Of the initial cohort of 25 schools that became A+ in the summer of 1995, 12 are still A+ schools. Years of evaluation and research point to three key factors for this longevity.

  1. Emphasis on high quality professional development. A+ develops teachers as professionals who play multiple roles as learners and leaders, take ownership of the curriculum, collaborate with each other on professional practice, and take collective responsibility for student outcomes.
  2. The value of the network. Learning alongside a peer-group of other schools reinforces the application of the A+ practice. Schools in the network offer each other models, hold each other accountable, and share any sense of risk.
  3. The central role of the arts. Arts integration and instruction gives schools a focus, a common purpose, and an identity. Students and teachers report that the arts make school more enjoyable and engaging


While principal turnover often leads to demise of a whole-school reform, that has not been the case with A+. Evaluators observe that new principals see students enjoying learning, teachers enjoying teaching, and parents pleased by both. They also see changes in school climate as well as in student achievements. The arts have also made their schools distinctive and ‘marketable’ as open enrollment has become more common across North Carolina.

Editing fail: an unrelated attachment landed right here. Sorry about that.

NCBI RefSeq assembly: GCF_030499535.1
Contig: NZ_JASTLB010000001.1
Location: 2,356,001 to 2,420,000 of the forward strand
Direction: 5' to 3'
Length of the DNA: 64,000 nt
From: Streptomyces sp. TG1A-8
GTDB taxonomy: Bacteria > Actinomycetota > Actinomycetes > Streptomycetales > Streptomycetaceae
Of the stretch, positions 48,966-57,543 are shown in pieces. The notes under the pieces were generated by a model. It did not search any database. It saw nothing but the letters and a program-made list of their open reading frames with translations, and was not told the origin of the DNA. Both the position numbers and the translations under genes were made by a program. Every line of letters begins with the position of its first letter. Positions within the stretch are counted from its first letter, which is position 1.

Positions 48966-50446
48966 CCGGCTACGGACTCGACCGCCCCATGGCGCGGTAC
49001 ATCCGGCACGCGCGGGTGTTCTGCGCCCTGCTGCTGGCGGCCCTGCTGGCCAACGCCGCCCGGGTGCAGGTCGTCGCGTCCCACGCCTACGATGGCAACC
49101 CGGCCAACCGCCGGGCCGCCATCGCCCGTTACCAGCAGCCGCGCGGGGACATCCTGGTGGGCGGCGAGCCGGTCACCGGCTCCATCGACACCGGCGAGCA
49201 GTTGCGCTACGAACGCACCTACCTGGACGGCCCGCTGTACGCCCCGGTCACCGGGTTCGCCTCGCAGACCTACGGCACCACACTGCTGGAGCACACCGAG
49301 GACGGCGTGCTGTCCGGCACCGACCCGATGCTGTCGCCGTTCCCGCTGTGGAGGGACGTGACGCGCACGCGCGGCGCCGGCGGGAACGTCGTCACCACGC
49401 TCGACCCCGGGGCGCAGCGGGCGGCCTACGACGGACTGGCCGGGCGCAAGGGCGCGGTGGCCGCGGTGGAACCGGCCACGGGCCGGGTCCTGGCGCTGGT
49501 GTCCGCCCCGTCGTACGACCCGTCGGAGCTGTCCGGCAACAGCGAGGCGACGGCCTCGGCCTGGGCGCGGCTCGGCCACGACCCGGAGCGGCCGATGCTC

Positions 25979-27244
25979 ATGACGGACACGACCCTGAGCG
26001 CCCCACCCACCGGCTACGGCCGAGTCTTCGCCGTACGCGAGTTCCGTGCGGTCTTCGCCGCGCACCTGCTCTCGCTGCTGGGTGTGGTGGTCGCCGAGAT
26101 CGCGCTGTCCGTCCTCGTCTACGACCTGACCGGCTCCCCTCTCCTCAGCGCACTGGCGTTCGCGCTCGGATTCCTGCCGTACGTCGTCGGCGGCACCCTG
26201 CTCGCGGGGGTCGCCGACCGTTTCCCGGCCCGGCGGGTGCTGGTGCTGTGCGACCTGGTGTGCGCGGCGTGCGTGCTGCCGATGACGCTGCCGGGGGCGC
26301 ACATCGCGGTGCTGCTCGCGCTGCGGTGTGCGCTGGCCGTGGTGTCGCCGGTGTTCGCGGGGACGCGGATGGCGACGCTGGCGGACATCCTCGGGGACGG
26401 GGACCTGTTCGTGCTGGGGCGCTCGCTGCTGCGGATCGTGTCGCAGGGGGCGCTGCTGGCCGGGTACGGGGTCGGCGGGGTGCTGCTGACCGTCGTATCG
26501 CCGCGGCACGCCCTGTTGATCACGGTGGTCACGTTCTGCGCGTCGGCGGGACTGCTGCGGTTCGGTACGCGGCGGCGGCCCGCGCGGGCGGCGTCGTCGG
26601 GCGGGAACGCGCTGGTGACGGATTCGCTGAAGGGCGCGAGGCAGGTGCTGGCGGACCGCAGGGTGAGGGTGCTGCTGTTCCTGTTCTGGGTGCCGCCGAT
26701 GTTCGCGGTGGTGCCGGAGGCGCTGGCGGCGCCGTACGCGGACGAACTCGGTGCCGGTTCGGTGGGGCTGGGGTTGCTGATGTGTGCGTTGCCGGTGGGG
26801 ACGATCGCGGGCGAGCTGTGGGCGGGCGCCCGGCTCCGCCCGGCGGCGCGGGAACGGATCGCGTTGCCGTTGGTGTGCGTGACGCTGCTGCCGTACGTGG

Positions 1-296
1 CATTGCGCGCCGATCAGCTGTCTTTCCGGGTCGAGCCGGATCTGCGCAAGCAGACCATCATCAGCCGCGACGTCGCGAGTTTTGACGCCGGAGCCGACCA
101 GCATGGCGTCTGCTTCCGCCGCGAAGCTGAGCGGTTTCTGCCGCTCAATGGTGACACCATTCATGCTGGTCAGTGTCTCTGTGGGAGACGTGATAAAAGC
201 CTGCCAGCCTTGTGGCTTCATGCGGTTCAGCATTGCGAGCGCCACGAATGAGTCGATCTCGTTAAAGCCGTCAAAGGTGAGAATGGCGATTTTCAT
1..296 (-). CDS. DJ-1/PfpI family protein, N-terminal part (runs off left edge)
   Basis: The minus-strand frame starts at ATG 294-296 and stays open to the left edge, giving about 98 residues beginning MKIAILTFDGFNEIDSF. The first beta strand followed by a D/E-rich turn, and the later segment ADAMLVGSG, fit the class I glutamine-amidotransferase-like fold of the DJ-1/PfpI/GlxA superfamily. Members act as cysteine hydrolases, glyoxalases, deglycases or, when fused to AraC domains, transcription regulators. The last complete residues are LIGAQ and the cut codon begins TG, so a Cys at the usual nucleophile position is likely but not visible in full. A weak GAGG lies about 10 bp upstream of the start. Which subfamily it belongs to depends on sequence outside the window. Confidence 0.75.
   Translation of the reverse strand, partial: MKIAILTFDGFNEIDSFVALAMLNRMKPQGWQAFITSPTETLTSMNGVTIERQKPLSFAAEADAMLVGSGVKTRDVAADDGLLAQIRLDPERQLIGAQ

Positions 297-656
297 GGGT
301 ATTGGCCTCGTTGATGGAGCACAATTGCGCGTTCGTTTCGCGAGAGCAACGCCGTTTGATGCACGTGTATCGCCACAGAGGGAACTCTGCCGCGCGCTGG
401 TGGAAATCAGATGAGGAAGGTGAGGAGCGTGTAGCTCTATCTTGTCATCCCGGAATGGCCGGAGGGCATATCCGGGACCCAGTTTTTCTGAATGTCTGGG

Noblit, George W. (2009).  Creating and Sustaining Arts-Based School Reform:  The A+ Schools Program.  Routledge, page 161.

Creating and Sustaining Arts-Based School Reform

Based on eight years of research conducted in North Carolina schools, George W. Noblit wrote a book titled Creating and Sustaining Arts-Based School Reform: The A+ Schools Program (Routledge, 2009). The book examines the relationship between arts-based school reform and improved cultural and academic outcomes of schools, identifying A+ to be a sustainable option for school reform. 

According to the publisher, the landmark study is “a comprehensive, longitudinal analysis of arts in education initiatives that discusses the political, fiscal and curricular implications inherent in taking the arts seriously.” It offers a model that can be adapted in other schools and districts. It presents the arts as a way of revitalizing and energizing schools.